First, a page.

May 22, 2001
The Children's Defense Fund (CDF) has long run on the motto - "Leave No Child Behind." But that phrase was given much higher visibility as the slogan of the presidential campaign of George W. Bush, who as governor left more than a few children behind in Texas. CDF was not pleased with the appropriation of these words by candidate Bush. Its attorneys had more than a few words with Bush's campaign lawyers. But to no avail.
Now Marian Wright Edelman, founder and president of the CDF, is set to mount a massive coalition of organizations with millions of members to enact an "Act to Leave No Child Behind." This movement will wrap the "Leave No Child Behind" phrase squarely around George W. Bush's shoulders, and my guess is that he is not going to like it.
Most politicians want their lofty campaign slogans forgotten by the time they take their oath of office. Turning slogans into realities is going a bit too far. When the realities include prodding President Bush to protect children from the toxic chemicals of the companies that have funded his campaign, or to provide all children and their parents with health care coverage, or increase the supply of affordable housing units, Mr. Bush is likely to punt.
But Ms. Edelman and the large, resolute staff at CDF are nothing but determined. You take our slogan, then you better mean it. Starting on May 23 right through June 1, which is Stand for Children Day, a barrage of initial publicity, including events in 50 states, will be deployed to raise "public awareness of children's needs." In CDF's words, this includes a multi-million dollar "TV, radio, and print media campaign; town meetings, prayer vigils, and study circles; and house parties. Coalition building, nonviolence, and media-skills training to build a critical mass of effective spokespeople and advocates will be an ongoing and integral part of our movement building."
Children do not come in pieces, says CDF, so the "Act to Leave No Child Behind" (this time a registered trademark) is comprehensive. It includes health care, not just health insurance. It embraces needed federal standards that take into account small children's vulnerability to environmental hazards and toxins, to environmental racism, and such hazards in the schools. It pays fuller attention to helping hard-pressed working parents and the destitute to care for, nurture, and protect their children. Early childhood development and education receive high priority, along with insuring quality education in well-kept schools. A major poverty reduction program taking into account tax laws, raising the minimum wage and broader usage of existing programs unknown to the poor is detailed.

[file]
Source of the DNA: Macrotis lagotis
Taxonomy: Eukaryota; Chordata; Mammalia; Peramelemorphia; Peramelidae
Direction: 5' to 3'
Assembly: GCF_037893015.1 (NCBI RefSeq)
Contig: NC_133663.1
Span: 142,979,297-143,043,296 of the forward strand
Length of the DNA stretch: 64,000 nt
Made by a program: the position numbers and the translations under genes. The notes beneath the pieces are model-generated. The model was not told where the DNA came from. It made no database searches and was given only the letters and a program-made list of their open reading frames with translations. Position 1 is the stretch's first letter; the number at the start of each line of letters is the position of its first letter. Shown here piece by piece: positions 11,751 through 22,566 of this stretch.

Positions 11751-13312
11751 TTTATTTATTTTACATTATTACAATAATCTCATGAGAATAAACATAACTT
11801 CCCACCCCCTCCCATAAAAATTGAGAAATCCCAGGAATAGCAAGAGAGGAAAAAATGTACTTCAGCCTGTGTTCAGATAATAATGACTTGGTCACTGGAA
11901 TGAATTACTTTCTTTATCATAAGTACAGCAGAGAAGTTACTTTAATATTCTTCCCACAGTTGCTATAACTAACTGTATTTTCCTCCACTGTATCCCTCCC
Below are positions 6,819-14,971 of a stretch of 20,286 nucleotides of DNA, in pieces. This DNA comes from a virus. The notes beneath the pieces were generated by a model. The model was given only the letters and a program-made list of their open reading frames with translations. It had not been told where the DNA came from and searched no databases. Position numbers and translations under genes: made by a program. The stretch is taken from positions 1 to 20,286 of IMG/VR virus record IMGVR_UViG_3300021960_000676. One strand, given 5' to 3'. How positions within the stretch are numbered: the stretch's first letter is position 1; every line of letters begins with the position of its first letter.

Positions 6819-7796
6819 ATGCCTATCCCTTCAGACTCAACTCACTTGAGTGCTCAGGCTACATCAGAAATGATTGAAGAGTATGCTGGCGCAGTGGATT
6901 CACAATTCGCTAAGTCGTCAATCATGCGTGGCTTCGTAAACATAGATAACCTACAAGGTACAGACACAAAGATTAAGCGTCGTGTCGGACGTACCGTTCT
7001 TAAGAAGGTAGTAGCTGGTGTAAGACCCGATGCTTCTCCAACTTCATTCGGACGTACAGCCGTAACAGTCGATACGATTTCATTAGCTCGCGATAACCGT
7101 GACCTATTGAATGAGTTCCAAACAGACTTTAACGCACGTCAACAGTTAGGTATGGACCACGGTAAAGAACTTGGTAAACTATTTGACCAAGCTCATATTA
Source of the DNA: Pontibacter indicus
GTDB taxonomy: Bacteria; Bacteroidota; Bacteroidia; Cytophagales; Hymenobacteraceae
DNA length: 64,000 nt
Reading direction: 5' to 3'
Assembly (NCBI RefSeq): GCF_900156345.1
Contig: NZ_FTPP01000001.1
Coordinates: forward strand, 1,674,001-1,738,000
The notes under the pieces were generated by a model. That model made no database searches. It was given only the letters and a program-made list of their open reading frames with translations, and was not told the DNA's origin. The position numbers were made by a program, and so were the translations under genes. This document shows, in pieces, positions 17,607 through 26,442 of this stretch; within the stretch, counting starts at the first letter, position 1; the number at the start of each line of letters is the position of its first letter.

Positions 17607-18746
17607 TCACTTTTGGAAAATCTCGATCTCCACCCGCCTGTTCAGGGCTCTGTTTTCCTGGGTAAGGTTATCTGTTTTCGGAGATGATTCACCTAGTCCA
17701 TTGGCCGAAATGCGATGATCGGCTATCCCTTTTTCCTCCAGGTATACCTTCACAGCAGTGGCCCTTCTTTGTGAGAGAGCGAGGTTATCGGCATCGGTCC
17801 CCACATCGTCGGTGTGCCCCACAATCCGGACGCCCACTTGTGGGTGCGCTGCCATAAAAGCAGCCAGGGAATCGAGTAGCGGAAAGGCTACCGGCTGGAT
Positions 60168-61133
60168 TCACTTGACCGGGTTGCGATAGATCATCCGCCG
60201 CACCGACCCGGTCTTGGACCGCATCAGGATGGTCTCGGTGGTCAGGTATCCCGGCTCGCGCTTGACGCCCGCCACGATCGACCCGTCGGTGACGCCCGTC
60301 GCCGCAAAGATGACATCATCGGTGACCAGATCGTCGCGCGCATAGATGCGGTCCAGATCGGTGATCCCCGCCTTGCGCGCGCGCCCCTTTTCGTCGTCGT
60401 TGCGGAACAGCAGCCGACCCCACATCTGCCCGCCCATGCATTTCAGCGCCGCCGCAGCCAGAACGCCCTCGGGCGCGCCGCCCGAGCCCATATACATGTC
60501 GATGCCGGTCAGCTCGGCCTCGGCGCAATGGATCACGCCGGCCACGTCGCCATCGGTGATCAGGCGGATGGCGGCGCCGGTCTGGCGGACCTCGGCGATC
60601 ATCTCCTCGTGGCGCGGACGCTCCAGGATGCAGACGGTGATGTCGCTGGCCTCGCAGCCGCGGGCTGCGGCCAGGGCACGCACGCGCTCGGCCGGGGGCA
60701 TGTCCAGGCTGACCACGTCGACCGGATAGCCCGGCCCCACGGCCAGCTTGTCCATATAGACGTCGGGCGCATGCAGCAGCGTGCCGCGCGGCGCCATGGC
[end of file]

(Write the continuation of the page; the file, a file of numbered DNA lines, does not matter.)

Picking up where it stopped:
Housing and nutritional deficiencies, child abuse, after-school programs, juvenile justice, and gun safety are confronted with the carefully thought out programs that CDF has been well-known for throughout the years. This nearly 30-year-old organization is a wellspring of field experience, hard data, and creative thinking that show how more justice can replace more charity. It is beginning to turn more attention to corporate exploitation of children and teenagers in the marketing excesses and outrages that are alarming both conservatives and liberals.
That latter point is one George W. Bush and his strategists should take note of in coming months. They won't be able to ideologically or politically bait the large CDF-led coalition. Marian Wright Edelman and associates are far too smart to let them do that. The wave of righteous but not dogmatic people she is banding together will come at the White House and Congress from all parts of the political spectrum. It is a wave that must overcome.
Interested readers can reach CDF at 25 E Street, N.W., Washington D.C., 20001. 800-CDF-1200, www.childrensdefense.org.
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